Daily Homily: This Is the Christ

Fourth Week of Lent, Saturday

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Jeremiah 11:18-20
Psalm 7:2-3, 9bc-10, 11-12
John 7:40-53

On the last day of the Feast of Tabernacles, Jesus proclaims to the crowds that he will give living water to those who believe in him. The promise of water recalls the figure of Moses, who struck the rock and provided water for the people of Israel in the desert. The new Moses-like figure of Jesus makes the crowd wonder: “Who is Jesus?” Is he the prophet? Is he the Christ?

All four Gospels ask the question: “Who is Jesus?” Matthew takes up the question in Chapter 16 when Jesus asks his disciples: “Who do men say that the Son of man is?” And they reply, “Some say John the Baptist, others say Elijah, and others Jeremiah or one of the prophets” (16:13-14). Jesus inquires further: “And who do you say that I am?” Peter’s response is that Jesus is the Christ, the Son of the Living God. In Mark, Peter answers: “You are the Christ” (8:29). In Luke, he says that Jesus is “the Christ of God” (9:20). Peter also confesses in the Gospel of John that Jesus is “the Holy One of God” (6:69).

The identification of Jesus with the Christ posed an insurmountable problem for the crowds: How can Jesus be the Christ if he is from Galilee? The Christ, they knew from the prophets, will descend from David and be born in Bethlehem (Micah 5:2). What they did not know was that, as Matthew and Luke relate, Jesus was in fact born in Bethlehem, the City of David (Matthew 2:1; Luke 2:4), and that Joseph, Jesus’ foster father, was a descendant of King David (Matthew 1:16, 20). The chief priests and the pharisees are also ignorant of Jesus’ heavenly and earthly origins. They respond in anger to Nicodemus who suggests that they give Jesus a hearing and learn more about him, his doctrine and his actions.

The crowds and the chief priests and the pharisees all mention “the prophet”. This refers to the tradition of the return of Elijah before the coming of the Lord, and the appearance of a prophet-like-Moses, promised in Deuteronomy 18:15, 18. Earlier in John’s Gospel, John the Baptist denied that he was the Christ, that he was Elijah and that he was the prophet (1:20-21). John understood himself as the voice in the desert (Isaiah 40:3), who prepares the way of the Lord. Jesus, however, will identify John the Baptist as Elijah: “If you are willing to accept it, [John] is Elijah who is to come” (Matthew 11:14). In Acts 3:22, Peter will identify Jesus as the Prophet-like-Moses. Jesus, then, is both the Christ and the Prophet-like-Moses.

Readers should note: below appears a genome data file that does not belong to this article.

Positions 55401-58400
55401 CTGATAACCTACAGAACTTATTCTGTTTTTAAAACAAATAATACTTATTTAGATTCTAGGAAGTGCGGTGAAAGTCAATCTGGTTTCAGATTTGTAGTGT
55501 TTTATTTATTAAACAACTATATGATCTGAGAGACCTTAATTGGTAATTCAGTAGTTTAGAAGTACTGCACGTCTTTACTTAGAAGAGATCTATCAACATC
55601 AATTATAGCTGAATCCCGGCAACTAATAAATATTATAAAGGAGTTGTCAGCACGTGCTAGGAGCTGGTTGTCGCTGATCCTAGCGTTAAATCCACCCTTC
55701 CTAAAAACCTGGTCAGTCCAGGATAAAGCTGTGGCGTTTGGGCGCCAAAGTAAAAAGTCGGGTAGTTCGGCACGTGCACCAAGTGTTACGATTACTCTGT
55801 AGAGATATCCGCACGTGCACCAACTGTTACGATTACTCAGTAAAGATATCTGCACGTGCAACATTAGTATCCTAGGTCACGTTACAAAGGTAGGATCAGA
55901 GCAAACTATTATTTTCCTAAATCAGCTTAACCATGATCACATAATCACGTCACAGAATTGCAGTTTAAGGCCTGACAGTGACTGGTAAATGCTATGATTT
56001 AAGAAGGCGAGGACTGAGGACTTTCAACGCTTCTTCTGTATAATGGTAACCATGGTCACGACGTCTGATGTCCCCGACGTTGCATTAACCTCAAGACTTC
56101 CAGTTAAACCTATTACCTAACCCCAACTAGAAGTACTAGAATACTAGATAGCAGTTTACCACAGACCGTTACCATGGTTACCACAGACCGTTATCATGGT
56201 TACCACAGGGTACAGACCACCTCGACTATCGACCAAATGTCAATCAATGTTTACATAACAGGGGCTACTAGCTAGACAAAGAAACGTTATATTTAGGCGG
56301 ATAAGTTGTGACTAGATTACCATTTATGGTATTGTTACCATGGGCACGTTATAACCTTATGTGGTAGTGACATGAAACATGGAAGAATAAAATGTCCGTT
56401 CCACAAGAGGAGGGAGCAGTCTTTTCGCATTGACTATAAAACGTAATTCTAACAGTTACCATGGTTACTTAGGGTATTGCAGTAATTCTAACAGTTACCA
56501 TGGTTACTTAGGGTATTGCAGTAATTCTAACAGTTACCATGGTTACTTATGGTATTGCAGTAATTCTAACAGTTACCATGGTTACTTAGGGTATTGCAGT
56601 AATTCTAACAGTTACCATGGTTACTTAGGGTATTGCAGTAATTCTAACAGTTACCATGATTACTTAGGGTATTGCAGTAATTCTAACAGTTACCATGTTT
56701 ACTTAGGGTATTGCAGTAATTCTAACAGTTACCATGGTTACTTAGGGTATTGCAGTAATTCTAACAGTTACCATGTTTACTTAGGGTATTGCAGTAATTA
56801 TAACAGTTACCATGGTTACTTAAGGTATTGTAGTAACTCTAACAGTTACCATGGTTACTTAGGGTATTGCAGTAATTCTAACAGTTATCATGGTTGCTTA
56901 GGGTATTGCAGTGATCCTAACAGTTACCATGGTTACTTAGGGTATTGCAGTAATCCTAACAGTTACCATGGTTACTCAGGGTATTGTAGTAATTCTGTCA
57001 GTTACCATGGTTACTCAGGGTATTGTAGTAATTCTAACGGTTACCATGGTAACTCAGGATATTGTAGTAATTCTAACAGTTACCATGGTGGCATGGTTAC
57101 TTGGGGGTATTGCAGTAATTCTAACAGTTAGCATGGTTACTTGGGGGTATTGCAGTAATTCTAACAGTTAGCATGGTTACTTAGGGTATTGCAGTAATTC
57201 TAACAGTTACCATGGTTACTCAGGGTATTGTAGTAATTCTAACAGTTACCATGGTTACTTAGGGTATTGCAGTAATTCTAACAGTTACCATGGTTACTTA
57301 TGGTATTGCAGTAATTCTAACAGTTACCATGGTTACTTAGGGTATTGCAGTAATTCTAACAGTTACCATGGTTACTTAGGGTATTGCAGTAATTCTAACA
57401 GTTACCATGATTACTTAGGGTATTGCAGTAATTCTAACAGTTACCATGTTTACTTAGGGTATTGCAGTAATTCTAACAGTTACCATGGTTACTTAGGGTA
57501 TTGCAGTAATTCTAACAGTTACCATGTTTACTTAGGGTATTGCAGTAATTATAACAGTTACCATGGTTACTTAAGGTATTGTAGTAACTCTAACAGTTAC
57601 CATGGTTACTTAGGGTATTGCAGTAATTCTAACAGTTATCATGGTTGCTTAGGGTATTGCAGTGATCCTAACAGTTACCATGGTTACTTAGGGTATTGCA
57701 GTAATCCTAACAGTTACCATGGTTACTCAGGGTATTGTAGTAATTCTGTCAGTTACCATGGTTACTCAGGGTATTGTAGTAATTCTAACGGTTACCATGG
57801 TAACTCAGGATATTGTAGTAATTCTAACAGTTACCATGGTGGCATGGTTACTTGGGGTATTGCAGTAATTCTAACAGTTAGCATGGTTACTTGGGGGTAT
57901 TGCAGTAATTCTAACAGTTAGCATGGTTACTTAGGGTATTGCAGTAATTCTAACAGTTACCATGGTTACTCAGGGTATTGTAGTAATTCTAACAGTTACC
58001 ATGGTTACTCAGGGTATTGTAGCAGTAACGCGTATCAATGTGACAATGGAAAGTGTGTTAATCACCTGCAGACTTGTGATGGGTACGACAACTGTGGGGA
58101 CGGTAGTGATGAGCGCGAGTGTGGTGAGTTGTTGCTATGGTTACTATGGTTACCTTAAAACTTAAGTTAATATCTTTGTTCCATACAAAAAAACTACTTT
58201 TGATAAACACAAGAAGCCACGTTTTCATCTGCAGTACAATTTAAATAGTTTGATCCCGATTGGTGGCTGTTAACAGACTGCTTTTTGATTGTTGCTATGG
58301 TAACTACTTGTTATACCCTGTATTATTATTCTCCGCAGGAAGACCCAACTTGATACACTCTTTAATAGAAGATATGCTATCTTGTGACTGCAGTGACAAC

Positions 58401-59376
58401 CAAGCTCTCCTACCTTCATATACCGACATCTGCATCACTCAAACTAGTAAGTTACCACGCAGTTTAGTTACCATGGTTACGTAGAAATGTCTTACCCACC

The pharisees would be wrong if they said that no prophet arises in Galilee, for Jonah (2 Kings 14:25) from Galilee, and Hosea seems to be from Galilee. They might have said, though, that “the prophet” does not rise from Galilee. Whether they said “a prophet” or “the prophet”, the chief priests and the pharisees are blind because they refuse to see and believe in Jesus.

Nicodemus, however, is not blind. He appears three times in John’s Gospel. He first comes to Jesus by night and professes that Jesus is a teacher come from God. That night, Jesus will teach Nicodemus three things: first, that entry into the kingdom of God is accomplished through being born anew; second, that this re-birth is not physical but rather spiritual and accomplished through the Spirit; third, that Jesus, the Son of man, must be lifted up (in order to send the Spirit). In his second appearance, Nicodemus attempts to convince the pharisees to listen to Jesus and give him a hearing. Finally, Nicodemus appears at Jesus’ burial and brings a mixture of myrrh and aloes. Nicodemus is a man of faith, who desires to learn from Jesus the Rabbi, to defend Jesus the Christ, and to honor Jesus of Nazareth, the King of Israel.

The first reading from Jeremiah reflects the attitude of the pharisees who wanted to arrest and kill Jesus: they wanted to “destroy the tree with its fruit” and “cut him off from the land of the living”. They wanted Jesus’ name to be remembered no more. The death of Jesus, the gentle Lamb led to the slaughter, will produce the opposite effects: the Cross becomes the tree of life with supernatural fruit; Jesus destroys death by dying and wins eternal life for us; because of his obedience unto death, God highly exalts Jesus and bestows on him the name which is above every name (Philippians 2:8-9). There is salvation in no one else, for there is no other name by which we may be saved (Acts 4:12).

Readers may contact Father Jason Mitchell at mitchelljason2011@gmail.com.

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Jason Mitchell

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